As you may know, it is essential to read, especially if you are a writer. I read avidly, even during the day sometimes, which would have had me thoroughly tutted at by Granny-at-the-gate. Reading is for pleasure and wifeys don’t do pleasure inside of working hours which numbered, in my recollection about 22 per day. But now I have less demands on my time by little or big people, although sometimes, just before collecting my book and settling into a chair, I do check the clock and feel a frisson of minor guilt. It is so much easier to busy up with faffing jobs that lift the dirt or fill the larder with goodly smells, leaving the me part of me just a bit skinnier.
When I am writing, I become lost in the story, as I am now. Nights are broken as I weave my web, and ideas come at the most inconvenient of times, when the night is dark as a cave and I know I should fight on to achieve my 6 hours of rest, but once the next idea comes, the something that might happen to someone, the how of it and its consequences gets a hold of me, then Lady Sleep leaves the room. Over the years I have worked with various top tips.
Get up and start writing. No thanks, its too cold downstairs.
Keep a pad beside the bed and write down your idea. Yes I do that sometimes, if the story is just a foetus without a name, but if I am well on with the tale and the tellers of it, I can just lie there and follow the thread. Often, almost always, a character takes me in a direction I never mapped out for them, and that aspect of story-telling has always surprised and delighted me. It is, as if, once named on a page, each character accepts an initial structure, quite quietly it seems, until he or she decides I’ve got it all wrong and should listen to what they have to say about themselves.
Yesterday, a woman took an action I would never have expected of her, with a confidence that never came from me. That action changed the whole course of the story and I sat back in my chair, fingers hovering over keys that had just become a jumble of confused letters. A moment or so earlier, I knew just how to write a sentence. I knew where he was going, what she would say, what they would do as a result. Now I stare down at a keyboard that is singing me, not the other way around. I have become a player in the greater game.
Some writers don’t like this state of affairs. Some painters, musicians, song-writers too. But for me, it is the time when I can, to a degree, let go of control, and enjoy learning about each character by listening to their guidance. I move wholly and completely into their world. I work to understand their feelings, often not my own, about what has happened to them. I endeavour to find empathy with choices I would never make, have never made, although I do wonder if that bit is quite true. If I have considered, even for one minute a choice of action not in sync with how I see myself, might that mean that I could do that thing in different circumstances?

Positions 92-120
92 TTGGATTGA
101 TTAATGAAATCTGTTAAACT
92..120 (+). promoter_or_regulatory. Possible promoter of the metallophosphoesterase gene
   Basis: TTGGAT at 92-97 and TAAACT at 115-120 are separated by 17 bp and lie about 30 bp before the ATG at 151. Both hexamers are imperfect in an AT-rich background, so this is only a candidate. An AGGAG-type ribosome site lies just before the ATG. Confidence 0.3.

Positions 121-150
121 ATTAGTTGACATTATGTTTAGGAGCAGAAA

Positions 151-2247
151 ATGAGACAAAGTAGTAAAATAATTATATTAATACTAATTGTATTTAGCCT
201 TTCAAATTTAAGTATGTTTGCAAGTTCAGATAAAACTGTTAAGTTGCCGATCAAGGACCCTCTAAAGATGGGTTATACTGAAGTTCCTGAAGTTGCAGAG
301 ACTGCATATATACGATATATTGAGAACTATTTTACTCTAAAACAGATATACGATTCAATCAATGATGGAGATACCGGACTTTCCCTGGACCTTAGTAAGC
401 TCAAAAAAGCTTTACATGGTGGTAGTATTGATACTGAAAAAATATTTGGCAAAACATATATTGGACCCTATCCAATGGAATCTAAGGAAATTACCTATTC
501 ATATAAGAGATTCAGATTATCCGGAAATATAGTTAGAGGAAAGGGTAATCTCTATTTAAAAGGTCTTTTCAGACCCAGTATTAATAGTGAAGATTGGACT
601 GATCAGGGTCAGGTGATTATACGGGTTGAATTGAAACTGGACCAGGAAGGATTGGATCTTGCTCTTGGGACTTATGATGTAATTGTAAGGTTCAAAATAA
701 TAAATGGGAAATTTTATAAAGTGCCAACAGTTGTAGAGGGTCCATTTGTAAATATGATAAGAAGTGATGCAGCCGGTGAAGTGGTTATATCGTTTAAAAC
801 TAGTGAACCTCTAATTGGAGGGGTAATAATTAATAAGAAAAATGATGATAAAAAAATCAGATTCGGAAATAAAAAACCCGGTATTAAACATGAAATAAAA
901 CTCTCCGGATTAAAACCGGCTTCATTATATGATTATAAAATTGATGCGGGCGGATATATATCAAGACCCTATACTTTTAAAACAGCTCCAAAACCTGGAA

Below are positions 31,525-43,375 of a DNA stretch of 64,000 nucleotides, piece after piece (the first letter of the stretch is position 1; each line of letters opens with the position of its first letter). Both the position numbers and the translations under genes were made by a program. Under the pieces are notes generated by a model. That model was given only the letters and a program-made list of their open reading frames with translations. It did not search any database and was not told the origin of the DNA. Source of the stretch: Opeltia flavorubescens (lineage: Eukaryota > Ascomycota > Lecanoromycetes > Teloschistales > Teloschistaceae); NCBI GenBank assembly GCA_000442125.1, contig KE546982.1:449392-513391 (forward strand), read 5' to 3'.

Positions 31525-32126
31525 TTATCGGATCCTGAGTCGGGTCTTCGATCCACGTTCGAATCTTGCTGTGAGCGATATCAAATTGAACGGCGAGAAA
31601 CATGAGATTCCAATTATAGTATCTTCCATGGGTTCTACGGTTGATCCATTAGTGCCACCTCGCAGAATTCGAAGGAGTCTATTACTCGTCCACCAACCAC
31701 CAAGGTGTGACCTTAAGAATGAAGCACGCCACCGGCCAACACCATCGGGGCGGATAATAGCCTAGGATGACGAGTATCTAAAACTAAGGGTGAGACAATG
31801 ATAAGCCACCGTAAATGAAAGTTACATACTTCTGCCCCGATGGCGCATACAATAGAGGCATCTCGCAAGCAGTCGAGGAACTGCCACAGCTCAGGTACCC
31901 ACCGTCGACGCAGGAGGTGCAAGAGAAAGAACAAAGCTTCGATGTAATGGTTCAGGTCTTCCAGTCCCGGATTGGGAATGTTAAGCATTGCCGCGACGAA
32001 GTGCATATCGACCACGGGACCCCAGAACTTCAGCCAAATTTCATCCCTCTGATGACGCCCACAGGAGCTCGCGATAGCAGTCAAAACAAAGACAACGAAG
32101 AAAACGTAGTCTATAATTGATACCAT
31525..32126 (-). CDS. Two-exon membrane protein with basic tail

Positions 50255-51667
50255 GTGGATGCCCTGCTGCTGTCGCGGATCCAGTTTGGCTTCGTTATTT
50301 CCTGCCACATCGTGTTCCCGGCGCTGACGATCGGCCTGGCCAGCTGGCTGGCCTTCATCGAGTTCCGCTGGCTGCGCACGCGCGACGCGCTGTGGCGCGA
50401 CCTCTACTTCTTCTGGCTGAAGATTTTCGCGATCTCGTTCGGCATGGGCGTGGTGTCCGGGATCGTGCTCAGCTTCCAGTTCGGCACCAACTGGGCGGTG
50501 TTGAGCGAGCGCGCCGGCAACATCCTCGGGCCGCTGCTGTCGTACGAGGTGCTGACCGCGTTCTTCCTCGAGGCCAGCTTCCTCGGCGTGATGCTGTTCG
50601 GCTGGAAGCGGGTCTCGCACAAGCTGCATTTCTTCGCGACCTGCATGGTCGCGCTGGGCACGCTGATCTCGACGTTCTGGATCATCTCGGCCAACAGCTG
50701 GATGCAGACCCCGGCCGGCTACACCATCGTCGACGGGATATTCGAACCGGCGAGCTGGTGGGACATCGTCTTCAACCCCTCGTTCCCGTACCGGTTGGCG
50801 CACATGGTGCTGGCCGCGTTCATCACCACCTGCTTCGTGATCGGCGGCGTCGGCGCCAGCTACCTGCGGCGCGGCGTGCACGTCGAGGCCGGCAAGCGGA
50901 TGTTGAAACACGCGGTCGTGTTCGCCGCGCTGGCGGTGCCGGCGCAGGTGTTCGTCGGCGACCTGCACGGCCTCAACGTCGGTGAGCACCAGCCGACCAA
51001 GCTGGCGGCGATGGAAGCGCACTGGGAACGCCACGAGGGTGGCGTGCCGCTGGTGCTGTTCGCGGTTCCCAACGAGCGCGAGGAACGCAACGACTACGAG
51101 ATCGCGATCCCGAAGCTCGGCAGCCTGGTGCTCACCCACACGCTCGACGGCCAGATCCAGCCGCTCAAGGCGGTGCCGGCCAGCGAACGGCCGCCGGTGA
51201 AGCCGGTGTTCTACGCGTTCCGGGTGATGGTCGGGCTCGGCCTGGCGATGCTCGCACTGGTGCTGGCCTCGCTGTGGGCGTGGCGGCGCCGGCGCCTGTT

When I am writing a story, I move into it. I have to, or nobody would believe in it and the book would be closed and sent to a charity shop, un-read. Good drama draws us in, involves us and we can emerge from a book feeling angry, upset or filled with a happiness that never came from the outside. We can love a character, or hate them, wish them joys or want to punch them in the tonsils, but we can never find them dull, for if we do, we won’t bother to read on because we just don’t care.
Once I have found my characters, and, believe me, I do find them, or they find me, more truthfully. These characters came to me in an ordinary moment when I wasn’t looking for them at all. Two people sharing lunch in a café, and the dynamic between them. It captivated me and the story began to tell me how it wanted to be written. I made notes, kept looking at it as I walked, worked, cooked, cleaned and gradually the protagonists revealed themselves. How they dress, laugh, eat. How they love, how they live, and how they wrote their past.
Then, one day, I know it is time to begin and not long after I do, there is a knock at the door and in they all come.